In addition to lineage commitment, the regulation of other stem cell fate decisions such as self-renewal and cell cycling has been extensively studied.2 However, considerably less attention has been paid to elucidating the operational cell fate decisions within the committed progenitor cell compartment. Knowledge of these mechanisms is important for multiple reasons. First, subtypes of committed progenitor cells are responsible for the generation of specific blood and immune cell types.14 Second, the committed progenitor pool provides immediate radioprotection and short-term reconstitution after bone marrow transplantation in mice, a characteristic that is relatively inefficient in the stem cell pool.15,16 Thus, progenitors may prove useful in obviating cytopenias that develop after bone marrow ablation in clinical bone marrow transplantation.16 Finally, the CMP and GMP compartments were shown to be vulnerable to leukemic transformation in a number of contexts.1719 Understanding progenitor cell regulation may therefore offer insights into the salient cell fate decisions that are undermined during leukemogenesis.

The GATA family of transcription factors has been implicated in the regulation of progenitor cell fate decisions.1,20 A case in point is GATA-1, which has been acknowledged as a critical determinant of the proliferation, differentiation, and cell survival of the erythroid and megakaryocyte lineages.2123 We and others have shown that another member of the GATA family, GATA-2, affects the cell fate decisions of both adult and developing stem cells.2427 The possibility that GATA-2 may exert other functions within the hematopoietic system has been suggested by its expression pattern within myeloid-committed progenitors such as the CMP and GMP and its broad effect on the myeloid lineage using forced expression and loss of function approaches.2830 Predicated on these studies, we selected GATA-2 as a candidate regulator of cell fate decisions within the myeloid cell compartment. In this report, we used 2 methods to attenuate GATA-2 level and identified a selective defect in the immunophenotypically defined GMP population.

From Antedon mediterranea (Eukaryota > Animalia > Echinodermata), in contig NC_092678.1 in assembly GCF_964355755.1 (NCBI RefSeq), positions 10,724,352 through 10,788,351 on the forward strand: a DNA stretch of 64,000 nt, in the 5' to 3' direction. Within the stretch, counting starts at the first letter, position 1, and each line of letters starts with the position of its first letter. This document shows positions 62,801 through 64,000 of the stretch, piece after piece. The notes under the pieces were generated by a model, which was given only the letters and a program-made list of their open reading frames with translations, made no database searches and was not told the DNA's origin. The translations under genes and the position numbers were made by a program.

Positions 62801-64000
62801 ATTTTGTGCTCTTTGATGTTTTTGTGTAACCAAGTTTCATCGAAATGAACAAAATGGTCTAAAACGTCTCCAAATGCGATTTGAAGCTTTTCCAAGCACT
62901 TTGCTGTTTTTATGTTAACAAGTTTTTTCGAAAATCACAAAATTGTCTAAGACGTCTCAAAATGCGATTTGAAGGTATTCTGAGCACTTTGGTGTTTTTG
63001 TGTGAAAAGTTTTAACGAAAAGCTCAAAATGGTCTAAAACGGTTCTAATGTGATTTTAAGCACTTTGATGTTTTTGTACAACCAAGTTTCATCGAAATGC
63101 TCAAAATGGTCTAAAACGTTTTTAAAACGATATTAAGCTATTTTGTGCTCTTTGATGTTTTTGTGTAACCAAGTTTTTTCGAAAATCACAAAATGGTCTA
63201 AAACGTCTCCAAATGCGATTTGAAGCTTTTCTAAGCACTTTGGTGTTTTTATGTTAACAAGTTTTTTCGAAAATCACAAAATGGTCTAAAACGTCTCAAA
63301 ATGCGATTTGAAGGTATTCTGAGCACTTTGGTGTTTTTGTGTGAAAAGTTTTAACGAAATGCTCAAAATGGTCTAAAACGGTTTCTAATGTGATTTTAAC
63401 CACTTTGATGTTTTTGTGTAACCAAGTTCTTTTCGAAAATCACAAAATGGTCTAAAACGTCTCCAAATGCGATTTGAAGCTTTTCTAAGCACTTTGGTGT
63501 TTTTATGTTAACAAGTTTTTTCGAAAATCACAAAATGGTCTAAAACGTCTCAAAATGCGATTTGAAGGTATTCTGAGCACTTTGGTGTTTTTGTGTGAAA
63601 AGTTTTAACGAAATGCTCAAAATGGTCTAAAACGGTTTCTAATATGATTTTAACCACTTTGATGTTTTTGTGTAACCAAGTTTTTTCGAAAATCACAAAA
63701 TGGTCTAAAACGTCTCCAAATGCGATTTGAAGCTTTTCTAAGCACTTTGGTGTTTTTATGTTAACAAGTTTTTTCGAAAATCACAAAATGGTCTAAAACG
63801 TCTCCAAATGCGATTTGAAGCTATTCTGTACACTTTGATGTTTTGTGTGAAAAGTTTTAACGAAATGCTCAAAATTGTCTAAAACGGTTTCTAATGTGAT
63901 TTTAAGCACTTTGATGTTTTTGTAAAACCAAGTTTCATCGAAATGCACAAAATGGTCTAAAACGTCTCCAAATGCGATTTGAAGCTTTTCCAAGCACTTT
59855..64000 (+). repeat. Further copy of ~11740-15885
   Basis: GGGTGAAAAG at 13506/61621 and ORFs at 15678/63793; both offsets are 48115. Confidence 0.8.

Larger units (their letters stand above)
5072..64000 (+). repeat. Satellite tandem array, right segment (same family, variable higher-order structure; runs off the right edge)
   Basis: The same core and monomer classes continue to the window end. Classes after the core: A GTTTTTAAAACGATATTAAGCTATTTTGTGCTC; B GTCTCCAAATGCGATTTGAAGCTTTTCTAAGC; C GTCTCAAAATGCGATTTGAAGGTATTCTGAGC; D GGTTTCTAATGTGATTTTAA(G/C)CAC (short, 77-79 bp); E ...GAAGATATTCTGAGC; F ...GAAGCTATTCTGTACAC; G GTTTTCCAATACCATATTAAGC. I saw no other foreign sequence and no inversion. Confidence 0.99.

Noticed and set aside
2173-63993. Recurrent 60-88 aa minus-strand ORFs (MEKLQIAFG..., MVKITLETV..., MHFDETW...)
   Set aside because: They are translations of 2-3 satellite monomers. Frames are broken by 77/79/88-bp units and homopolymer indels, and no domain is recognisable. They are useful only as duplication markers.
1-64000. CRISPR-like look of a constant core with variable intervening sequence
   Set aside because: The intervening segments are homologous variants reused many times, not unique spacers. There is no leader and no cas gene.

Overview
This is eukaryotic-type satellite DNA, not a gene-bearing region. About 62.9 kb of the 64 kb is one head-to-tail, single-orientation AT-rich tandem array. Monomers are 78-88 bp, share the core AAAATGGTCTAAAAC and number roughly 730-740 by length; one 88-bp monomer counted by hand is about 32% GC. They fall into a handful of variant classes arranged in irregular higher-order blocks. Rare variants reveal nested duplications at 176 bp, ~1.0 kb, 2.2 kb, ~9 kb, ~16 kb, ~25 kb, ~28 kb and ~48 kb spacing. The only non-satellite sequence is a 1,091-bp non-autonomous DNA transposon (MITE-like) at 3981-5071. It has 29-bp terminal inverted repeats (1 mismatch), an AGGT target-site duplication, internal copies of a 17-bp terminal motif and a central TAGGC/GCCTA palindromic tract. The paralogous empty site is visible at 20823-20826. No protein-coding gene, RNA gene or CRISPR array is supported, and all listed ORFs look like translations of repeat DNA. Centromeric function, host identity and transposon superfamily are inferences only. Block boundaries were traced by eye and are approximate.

Methods

Generation of GATA-2 heterozygote mice

GATA-2+/− mice in a 129SV background27 were used for all experiments except transplantation experiments in which GATA-2+/− was backcrossed into a CD45.1 background. Mice were housed in a barrier facility and fed ad libitum (Biomedical Services, John Radcliffe Hospital, Oxford, United Kingdom). Procedures were performed on sex-matched littermates aged 6 to 12 weeks old under conditions ratified by the United Kingdom Home Office in accordance with the Animals Scientific Procedure Act 1986 guidelines.

Colony-forming cell assay

M3434 (StemCell Technologies, London, United Kingdom) was supplemented with 10 μg/mL thrombopoietin where stated. Granulocyte macrophage–specific colony-forming cells (CFC-GMs) and pre–B-cell CFCs were performed in M3534 and M3630, respectively (StemCell Technologies).

Serial replating assay

Progenitors from primary CFC cultures were isolated by pipette and washed with IMDM 10% FCS. Primary colonies were plated in fresh CFC medium (StemCell Technologies) at a density of between 30 000 and 50 000 cells per well. This process was repeated for a total of 3 replatings.

Flow cytometry

Cell sorting of LMPP, CMP, and GMP progenitor populations and Annexin V and Hoechst (Hst) 33342 and Pyronin Y (PY) methods were performed as described previously.5,7,27 Further details are provided in Document S1 (available on the Blood website; see the Supplemental Materials link at the top of the online article).